MELVIN EDWARD ALTON 'TURK' MURPHY, trombone
b. Palermo, CA 12/16/15 d. San Francisco, CA 5/30/87
Turk Murphy was born in a small town south of Chico in Northern California.
His family encouraged his interest in music, and Turk's first instrument was a short cornet which originally belonged to his father.
Later Turk received his first trombone, also purchased by his father, and taught himself to play.
After study with a local music teacher and graduation in 1933 from Williams High School, where he excelled at athletics, 'Terrible Turk' joined the Merle Howard Orchestra.
Turk toured the country during 1935 and 1936 as a member of bands led by Val Bender, Will Osborne, and Mal Hallett.
Turk and Lu Watters first crossed paths in Reno.
Turk met many of the musicians he would later play with while on the road, including Bob Helm. In addition to playing trombone, Turk was an asset to traveling bands due to his mechanical skills and love of cars.
Touring in the 1930s was hard work even for a young musician.
The first time I saw Bob Helm I had auditioned for the band he was playing with in Stockton, California, and he said how lucky I was that I did not survive the audition because they went out and did the worst tour he had been on in his life.
The Yerba Buena Jazz Band
Tired of touring life and bored silly playing tea dances, Turk moved to Oakland, California in 1937 where he, Lu, Paul Lingle and other like-minded musicians began collecting records, studying music theory, and teaching themselves to play in the traditional New Orleans style. Before joining the Yerba Buena Jazz Band with Lu Watters in 1940, Turk led an early version of the Bay City Stompers and also played in a small band run by Lingle. Turk and Lu played together regularly at the Big Bear Tavern jam sessions in the Oakland Hills, moving to the Dawn Club as the Yerba Buena Jazz Band under Lu Watters.
There were several smaller bands that tried to get going before the Yerba Buena band did but never got past playing a concert for the Hot Jazz Society of San Francisco. They just didn't have the charisma and the unique individual sound that the Yerba Buena band had. There's some very good musicians who played in those bands, but the Yerba Buena was the right combination of the right people at the right time, playing the right music, and that's why they made it, and Turk had to realize, "This is something special. I want to be a part of that."
I will always remember it a special privilege to have played with such wonderful guys and musicians and will always be thankful that Lu knew so well the way he wanted to go.
The War Years
Just as the Yerba Buena Jazz Band was receiving national attention and steady audiences, World War II intervened. Turk enlisted in the Navy in 1942, working at Alameda Naval Air Base as a mechanic. Turk continued to play, performing with many jazz notables, including the legendary Bunk Johnson. Most of the YBJB musicians left for the war, but the YBJB continued at the Dawn Club with substitutes like Bill Bardin and Benny Strickler.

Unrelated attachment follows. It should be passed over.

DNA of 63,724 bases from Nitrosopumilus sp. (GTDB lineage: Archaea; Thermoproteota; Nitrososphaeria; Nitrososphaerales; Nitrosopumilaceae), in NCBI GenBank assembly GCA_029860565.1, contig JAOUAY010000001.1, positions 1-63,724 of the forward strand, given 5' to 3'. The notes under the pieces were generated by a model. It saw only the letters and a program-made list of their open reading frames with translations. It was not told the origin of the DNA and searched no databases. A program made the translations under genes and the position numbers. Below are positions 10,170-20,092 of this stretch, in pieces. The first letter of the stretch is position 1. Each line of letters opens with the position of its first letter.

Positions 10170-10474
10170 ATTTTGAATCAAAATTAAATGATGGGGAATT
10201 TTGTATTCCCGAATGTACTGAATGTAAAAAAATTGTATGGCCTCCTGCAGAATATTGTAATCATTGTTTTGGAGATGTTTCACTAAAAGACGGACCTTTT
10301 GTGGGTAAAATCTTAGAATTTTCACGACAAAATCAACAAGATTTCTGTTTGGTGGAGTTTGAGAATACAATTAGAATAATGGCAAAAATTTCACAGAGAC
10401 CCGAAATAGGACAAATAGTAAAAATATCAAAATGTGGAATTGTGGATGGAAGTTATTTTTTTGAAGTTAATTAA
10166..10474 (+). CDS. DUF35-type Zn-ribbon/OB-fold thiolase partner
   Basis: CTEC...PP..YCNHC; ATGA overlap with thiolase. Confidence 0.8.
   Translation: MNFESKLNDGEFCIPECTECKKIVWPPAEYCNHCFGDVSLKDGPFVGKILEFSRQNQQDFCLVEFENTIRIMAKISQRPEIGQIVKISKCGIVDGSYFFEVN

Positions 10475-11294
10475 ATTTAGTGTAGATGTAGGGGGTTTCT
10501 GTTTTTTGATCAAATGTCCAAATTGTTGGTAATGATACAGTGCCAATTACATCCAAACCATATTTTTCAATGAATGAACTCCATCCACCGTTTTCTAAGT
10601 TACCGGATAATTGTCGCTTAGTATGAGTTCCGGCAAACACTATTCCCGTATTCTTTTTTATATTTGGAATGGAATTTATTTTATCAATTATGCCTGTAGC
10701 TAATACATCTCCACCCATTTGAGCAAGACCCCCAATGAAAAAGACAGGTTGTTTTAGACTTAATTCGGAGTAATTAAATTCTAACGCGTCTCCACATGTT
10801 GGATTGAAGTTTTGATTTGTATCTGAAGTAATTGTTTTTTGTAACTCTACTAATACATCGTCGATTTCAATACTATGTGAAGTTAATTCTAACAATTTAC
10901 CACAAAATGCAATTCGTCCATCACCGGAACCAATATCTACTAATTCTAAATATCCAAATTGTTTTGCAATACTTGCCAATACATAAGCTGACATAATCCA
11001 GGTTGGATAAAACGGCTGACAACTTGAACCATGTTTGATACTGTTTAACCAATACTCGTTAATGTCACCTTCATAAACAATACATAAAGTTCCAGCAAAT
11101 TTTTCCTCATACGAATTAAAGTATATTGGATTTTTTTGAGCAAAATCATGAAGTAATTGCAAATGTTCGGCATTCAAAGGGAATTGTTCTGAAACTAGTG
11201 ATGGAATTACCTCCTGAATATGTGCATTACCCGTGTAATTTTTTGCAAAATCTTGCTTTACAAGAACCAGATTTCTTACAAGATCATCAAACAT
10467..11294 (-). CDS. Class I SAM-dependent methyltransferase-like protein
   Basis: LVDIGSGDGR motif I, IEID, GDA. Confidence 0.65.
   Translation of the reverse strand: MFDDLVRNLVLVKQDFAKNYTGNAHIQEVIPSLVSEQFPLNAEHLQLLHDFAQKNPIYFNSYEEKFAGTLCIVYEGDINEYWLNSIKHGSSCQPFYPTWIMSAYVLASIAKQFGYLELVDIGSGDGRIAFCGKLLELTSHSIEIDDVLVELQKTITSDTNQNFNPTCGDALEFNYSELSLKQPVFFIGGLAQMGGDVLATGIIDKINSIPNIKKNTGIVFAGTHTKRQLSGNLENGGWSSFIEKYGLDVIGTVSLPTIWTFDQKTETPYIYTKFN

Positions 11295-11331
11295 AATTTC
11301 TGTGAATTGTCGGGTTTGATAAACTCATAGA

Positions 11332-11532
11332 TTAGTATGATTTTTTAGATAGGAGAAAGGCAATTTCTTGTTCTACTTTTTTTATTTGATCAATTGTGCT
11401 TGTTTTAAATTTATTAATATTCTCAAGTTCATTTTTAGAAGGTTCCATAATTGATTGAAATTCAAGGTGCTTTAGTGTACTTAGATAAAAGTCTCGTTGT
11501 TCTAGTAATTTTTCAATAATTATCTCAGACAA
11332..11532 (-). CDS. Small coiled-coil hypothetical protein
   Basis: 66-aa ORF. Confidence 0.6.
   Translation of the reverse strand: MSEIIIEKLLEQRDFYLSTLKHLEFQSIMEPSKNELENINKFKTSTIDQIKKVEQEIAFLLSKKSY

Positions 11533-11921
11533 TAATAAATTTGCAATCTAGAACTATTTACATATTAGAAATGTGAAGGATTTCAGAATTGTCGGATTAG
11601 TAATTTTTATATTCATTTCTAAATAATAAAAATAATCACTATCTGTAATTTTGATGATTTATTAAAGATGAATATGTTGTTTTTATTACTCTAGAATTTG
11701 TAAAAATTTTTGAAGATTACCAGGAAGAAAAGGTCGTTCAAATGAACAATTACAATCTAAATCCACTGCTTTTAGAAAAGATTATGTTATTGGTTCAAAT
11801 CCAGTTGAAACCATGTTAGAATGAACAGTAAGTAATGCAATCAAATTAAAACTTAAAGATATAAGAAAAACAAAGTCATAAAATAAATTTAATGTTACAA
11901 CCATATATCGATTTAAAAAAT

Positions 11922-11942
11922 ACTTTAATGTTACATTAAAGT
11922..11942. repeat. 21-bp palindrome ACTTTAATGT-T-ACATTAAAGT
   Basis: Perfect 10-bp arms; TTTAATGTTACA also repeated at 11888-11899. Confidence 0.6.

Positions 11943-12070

When Turk finally left the Yerba Buena band, for some time he'd had a vision in his head of how he thought the music ought to be. With Turk's band, you don't hear the four-four on top. There's a lot of two in the left hand of the piano. There's no drums. The tuba emphasizes the first and third beat, but generally the banjo players do not play four-four: they'd accent the second and fourth beat. That was like a cymbal beat. It's a totally different rhythm sound than Lu.
- Hal Smith
Turk's band has a greater impact than so-called Dixieland-style bands. It uses a lot of surprise dynamics, building up from very soft notes to louder, then louder sounds. Appraisers say Turk's organization is unified and the horns play together. There is greater stress on ensemble work than in most bands. But there is no doubt the horn of Turk leads the way for the rest of the group.
- Dick Hemp, The San Francisco Chronicle, Jan 29, 1950, p. 12 This World.
Turk on His Own
Turk formed his own band in 1949. They toured nationally with multiple residencies in New York City, making their San Francisco home base the Italian Village club (1952 - 1954), The Tin Angel (1955 - 57) and Easy Street (1957 - 59).
In that era, in the early 1950s touring, record sales, were all part of what you had to do to be a national band leader.
The Turk Murphy Jazz Band recorded extensively, and their records for the Columbia label increased the popularity of the band nationally, especially in the 1950s and early 1960s. Turk’s recordings were well received critically and frequently reviewed in jazz publications like DownBeat, The Record Changer, and others. Turk was often in the top of popular jazz related polls as well.
We were sort of surprised to come into New York and find that our records had preceded us and made such a definite move towards establishing a style to be called San Francisco.
He worked his way into making big records for Columbia, with wide distribution. Some of his records were very good selling records, so he became more of a national figure, with more going on, for a lot longer, many more years, than Lu Watters did.
As his band toured the country, Turk began using the term 'Traditional Jazz' to describe the style he worked in when he composed, arranged, recorded, and performed.
Turk always looked at his band and his repertoire as a large body of literature that paid tribute to King Oliver, Jelly Roll Morton, Louis Armstrong, the greats, so he didn't like the term [Dixieland], so he coined the term “Traditional Jazz” in order to separate it from what was being played for example by the Eddie Condon's band in New York.